New Approach for GDNF as Parkinson’s Therapy

For two decades, the Parkinson’s disease (PD) community has followed the development of glial cell line-derived neurotrophic factor (GDNF) as a potential treatment for the disease. GDNF is a naturally occurring human protein that nourishes and promotes growth of dopamine neurons, the brain cells damaged and lost in PD. Over the years, although studies in animals have showed promise, clinical trials in people with PD have mostly proven disappointing.

One hurdle in using GDNF as a therapy is ensuring that it gets to the brain, and to the neurons weakened by PD. That’s because the “blood-brain barrier” protects the brain and prevents many substances — including medications injected or taken orally — from reaching it.

Researchers at the University of North Carolina at Chapel Hill have devised a new way to get past this difficulty. In research published last year in PLOS One, they found a way to harness white blood cells, which can cross the blood-brain barrier, to deliver GDNF to neurons damaged by PD. In September 2015, the research got a vote of confidence — and a boost toward commercialization — with new technology-development funding.

Led by Elena V. Batrakova, Ph.D., the scientists carried out their studies in laboratory mice developed to have PD symptoms after injection of a toxin. In the laboratory, they took mouse white blood cells, known as macrophages, and genetically modified these cells so they had the ability to produce GDNF. The reprogrammed cells also could deliver their own repair materials to damaged neurons, to enable the sick cells to heal themselves. The macrophages were then injected into the parkinsonian mice.

Results

  • In the mice given the engineered macrophages, PD movement symptoms improved.
  • The macrophages, which are immune system cells, honed in on the damaged dopamine neurons.
  • Mice injected with the GDNF-producing macrophages also showed less brain inflammation and the loss of fewer neurons.
  • The macrophages released something called exosomes, which contained GDNF, attached themselves to the damaged neurons and then delivered GDNF.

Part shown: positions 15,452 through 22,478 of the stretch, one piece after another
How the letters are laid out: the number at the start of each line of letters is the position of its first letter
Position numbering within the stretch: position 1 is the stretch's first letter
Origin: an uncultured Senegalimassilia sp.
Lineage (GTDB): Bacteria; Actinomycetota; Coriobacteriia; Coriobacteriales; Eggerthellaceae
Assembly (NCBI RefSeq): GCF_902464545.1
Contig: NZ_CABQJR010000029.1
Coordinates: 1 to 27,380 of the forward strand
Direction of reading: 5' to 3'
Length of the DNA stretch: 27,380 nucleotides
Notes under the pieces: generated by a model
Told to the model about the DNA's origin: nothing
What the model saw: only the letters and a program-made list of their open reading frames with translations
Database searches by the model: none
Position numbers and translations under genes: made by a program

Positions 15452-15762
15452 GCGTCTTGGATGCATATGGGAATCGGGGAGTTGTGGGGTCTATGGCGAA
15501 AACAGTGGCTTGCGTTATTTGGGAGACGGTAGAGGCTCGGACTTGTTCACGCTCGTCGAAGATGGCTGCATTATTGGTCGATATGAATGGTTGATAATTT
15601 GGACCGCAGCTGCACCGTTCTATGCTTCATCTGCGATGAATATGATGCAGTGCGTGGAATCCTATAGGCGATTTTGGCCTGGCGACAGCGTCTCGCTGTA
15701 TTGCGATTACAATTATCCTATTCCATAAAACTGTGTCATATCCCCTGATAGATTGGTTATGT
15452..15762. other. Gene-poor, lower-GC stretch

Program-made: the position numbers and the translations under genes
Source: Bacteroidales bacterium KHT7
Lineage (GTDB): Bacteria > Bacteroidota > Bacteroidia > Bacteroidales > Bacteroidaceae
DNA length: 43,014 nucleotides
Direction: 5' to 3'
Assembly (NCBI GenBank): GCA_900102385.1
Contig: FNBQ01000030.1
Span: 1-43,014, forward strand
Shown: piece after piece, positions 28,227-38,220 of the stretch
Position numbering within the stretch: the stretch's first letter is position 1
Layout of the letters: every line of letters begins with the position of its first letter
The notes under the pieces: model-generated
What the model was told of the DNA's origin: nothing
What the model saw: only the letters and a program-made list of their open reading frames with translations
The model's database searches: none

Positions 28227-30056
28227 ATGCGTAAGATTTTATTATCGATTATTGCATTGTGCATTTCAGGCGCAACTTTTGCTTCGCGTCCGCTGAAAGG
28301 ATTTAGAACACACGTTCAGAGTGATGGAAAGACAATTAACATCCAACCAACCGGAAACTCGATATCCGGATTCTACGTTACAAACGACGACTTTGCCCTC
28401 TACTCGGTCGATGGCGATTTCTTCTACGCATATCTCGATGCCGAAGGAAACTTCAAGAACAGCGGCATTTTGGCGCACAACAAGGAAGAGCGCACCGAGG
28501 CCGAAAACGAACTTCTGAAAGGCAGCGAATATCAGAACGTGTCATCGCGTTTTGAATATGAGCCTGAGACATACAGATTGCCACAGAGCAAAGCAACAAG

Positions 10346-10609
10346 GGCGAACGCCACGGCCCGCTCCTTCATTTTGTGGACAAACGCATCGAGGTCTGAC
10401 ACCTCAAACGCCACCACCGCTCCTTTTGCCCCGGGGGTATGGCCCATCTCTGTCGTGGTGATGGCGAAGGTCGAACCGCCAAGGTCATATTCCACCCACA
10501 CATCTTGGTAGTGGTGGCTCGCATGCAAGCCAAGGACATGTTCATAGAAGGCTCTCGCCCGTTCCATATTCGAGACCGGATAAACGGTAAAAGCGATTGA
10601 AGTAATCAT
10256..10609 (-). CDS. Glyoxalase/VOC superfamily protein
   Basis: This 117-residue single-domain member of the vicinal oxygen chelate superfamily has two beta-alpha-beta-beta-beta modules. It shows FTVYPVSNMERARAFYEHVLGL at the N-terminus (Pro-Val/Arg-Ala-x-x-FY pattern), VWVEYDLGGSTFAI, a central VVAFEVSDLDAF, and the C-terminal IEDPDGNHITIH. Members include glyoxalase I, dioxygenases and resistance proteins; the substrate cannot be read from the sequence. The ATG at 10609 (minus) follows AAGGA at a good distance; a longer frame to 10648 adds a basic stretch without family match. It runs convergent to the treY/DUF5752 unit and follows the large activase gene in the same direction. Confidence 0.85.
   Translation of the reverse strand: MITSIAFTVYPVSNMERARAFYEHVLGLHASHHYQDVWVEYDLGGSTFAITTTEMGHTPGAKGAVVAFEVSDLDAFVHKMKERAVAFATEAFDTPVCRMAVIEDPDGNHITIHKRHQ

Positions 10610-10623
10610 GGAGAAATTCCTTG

What Does It Mean?

Researchers and people with PD continue to be hopeful that GDNF can be developed as a potential PD therapy. By using white blood cells called macrophages, the new technique overcomes two important obstacles: first, it successfully carried GDNF across the blood-brain barrier; and, second, because the macrophages are harvested from the mouse’s own body, the treatment was “accepted” by the body — the cells were not seen as foreign invaders nor were they attacked by the immune system.

Much work remains to be done before this technique for GDNF treatment could come into practical use. One major limitation of the mouse model is that injection of the toxin induces inflammation which in turn attracts macrophages. The role of macrophages in PD is not well established. However, if shown to be successful in additional pre-clinical studies, and in clinical trials with people, the hope is that this approach to a GDNF therapy could ultimately slow disease progression in people living with PD and potentially even help people who are already experiencing significant disability from PD. This technique might also be more broadly useful in delivering therapies to the brain in people with different neurological conditions.

Reference

Zhao, Y., Haney, M. J., Gupta, R., Bohnsack, J. P., He, Z., Kabanov, A. V., & Batrakova, E. V. (2014). GDNF-transfected macrophages produce potent neuroprotective effects in Parkinson's disease mouse model. PloS One, 9(9), e106867. http://doi.org/10.1371/journal.pone.0106867

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